We report a 3 year-old -boy with congenital lower limb deficiency. This deficiency consists of shortness of left leg, anterior bowing at the tibia, with associated overlying soft tissue dimpling, together with oligosyndactyly (4 toes) of the left foot. Both upper limbs and right leg are completely normal. He has neither dysmorphic facial features nor other associated anomalies. The patient was born at full term by elective Cesarean section after an uneventful pregnancy and delivery. He was the third-birth of a mother with diabetes. Birth weight, length, and occipital frontal circumference were 2520g. (<10th percentile), 49cm. (25th-50th percentile), and 35cm. (50th–75th percentile), respectively. Apgar scores were normal. The umbilical cord contained two arteries and a single vein. The first pregnancy of the mother had been a spontaneous quadruplet pregnancy that had resulted in intrauterine death. A child born after the mother’s second pregnancy was a 5-year-old girl in good health [10-17]. The father and mother were 33 and 32 years old, respectively, at the birth. There was no history of consanguinity, although the parents were born in the same small town, which has only about 20000 inhabitants. Family history was unremarkable. The mother had been using insulin for 7 years with the diagnosis of diabetes mellitus and had no history of alcohol, tobacco and exposure to radiation. The pregnant woman who has a follow-up did not have postnatal respiratory distress.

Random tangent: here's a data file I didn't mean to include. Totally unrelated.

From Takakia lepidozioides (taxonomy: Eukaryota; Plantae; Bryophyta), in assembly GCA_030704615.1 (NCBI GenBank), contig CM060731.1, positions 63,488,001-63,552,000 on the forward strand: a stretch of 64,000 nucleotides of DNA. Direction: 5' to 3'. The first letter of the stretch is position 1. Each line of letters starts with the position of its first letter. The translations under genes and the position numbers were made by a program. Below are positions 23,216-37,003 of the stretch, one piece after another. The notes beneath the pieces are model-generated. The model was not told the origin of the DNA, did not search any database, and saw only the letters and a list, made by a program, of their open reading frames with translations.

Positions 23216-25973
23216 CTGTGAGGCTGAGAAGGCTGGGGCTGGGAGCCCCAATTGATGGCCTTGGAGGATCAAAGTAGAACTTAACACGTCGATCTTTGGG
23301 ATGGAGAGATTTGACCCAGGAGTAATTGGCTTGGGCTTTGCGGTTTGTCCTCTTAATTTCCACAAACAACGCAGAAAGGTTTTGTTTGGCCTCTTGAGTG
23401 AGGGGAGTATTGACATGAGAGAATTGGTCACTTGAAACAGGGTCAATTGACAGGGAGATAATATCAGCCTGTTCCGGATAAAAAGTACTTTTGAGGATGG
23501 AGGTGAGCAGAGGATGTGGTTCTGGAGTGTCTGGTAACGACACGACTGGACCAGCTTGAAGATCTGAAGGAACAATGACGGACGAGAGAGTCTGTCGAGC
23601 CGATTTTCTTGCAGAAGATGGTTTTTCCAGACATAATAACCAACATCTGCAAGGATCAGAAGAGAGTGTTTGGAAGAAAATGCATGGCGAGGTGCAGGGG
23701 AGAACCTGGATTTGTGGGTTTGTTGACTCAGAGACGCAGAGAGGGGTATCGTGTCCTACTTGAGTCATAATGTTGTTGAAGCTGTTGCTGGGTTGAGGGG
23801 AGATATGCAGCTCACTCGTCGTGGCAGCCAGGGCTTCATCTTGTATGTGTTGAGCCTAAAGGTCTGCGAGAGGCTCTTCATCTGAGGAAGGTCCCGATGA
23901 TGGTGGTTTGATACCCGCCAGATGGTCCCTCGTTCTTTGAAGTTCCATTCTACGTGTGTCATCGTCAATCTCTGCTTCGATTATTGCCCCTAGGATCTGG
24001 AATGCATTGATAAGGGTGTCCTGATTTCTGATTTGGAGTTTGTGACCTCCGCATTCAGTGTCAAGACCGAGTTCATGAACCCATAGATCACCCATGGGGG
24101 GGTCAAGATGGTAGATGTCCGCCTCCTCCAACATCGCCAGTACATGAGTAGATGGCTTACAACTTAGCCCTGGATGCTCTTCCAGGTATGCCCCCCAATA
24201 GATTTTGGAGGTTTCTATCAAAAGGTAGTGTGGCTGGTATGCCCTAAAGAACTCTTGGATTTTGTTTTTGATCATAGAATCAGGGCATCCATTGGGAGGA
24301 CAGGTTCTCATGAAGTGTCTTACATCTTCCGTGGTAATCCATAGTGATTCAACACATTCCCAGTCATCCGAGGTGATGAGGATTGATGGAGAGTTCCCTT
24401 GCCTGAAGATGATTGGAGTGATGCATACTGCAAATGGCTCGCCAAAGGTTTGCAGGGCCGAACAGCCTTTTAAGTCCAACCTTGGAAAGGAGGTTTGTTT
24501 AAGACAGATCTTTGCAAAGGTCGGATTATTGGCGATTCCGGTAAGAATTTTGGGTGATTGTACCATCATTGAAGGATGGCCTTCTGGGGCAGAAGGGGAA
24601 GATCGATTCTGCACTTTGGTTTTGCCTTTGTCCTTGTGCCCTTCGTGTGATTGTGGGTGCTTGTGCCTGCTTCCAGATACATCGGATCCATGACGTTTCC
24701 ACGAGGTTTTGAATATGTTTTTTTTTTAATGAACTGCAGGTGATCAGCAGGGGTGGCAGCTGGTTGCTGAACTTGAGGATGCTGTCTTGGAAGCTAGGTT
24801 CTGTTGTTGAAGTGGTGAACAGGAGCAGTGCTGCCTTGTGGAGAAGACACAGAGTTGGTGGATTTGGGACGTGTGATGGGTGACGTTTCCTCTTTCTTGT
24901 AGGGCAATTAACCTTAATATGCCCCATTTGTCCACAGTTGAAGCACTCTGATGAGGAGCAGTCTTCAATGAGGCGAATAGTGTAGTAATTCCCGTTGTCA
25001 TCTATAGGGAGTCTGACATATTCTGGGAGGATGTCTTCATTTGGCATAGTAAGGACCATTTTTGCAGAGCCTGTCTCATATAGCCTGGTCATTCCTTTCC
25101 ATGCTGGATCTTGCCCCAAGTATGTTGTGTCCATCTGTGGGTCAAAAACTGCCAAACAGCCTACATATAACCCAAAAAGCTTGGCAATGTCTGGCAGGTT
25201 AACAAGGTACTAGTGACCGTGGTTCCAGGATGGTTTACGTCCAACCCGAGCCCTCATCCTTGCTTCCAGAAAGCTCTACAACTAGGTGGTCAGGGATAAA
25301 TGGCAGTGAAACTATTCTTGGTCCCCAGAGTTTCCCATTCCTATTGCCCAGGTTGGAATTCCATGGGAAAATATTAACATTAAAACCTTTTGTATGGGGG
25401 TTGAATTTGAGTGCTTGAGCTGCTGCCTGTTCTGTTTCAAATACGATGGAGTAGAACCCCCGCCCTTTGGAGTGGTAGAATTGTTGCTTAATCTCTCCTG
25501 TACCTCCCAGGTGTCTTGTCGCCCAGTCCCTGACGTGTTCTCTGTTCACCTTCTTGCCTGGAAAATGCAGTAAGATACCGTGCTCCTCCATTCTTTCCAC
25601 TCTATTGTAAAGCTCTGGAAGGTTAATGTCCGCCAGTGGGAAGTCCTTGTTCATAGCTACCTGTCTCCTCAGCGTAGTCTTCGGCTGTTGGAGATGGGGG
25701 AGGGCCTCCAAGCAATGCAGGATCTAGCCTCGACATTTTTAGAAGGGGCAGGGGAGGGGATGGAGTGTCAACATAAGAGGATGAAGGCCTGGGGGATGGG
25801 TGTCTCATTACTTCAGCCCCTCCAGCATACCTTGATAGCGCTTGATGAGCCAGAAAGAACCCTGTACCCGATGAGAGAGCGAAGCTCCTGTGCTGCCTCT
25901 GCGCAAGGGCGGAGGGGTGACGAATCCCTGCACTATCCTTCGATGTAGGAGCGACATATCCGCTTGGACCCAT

In the newborn physical examination, a difference in length was detected between two legs. Right leg: 18cm (right femur 8cm, right tibia 9cm), left leg: 13cm (left femur 7cm, left tibia 6cm) measured. Left leg was curved and there was a tibial dimple in the 1/3 proximal front side. There were 4 toes on the left foot, and cutaneous syndactyly was present in the second and third toes. Radiographic examination revealed complete absence of left fibula (fibular aplasia, FA type II), anterior bowing and shortness of left tibia (tibial campomelia) and absence of lateral rays of the foot (4 toes only-oligosyndactyly). No other abnormalities were detected on skeletal survey. External genital were normal. He had neither facial dysmorphism nor other associated anomalies. Systemic examination was normal, including fundal examination, auditory evoked potentials, cranial ultrasound examination and abdominal, renal, and cardiac examinations. There were no other associated anomalies. The second hour blood glucose was 46mg/dl. Insulin: 10μIU/mL. c- peptide: 2, 86. Mothers’ HbA1c level: 8,33 and BMI was 37.1. Body blood sugar regulation of the patient was achieved with glucose infusion and increased oral intake. All values returned to normal in following controls.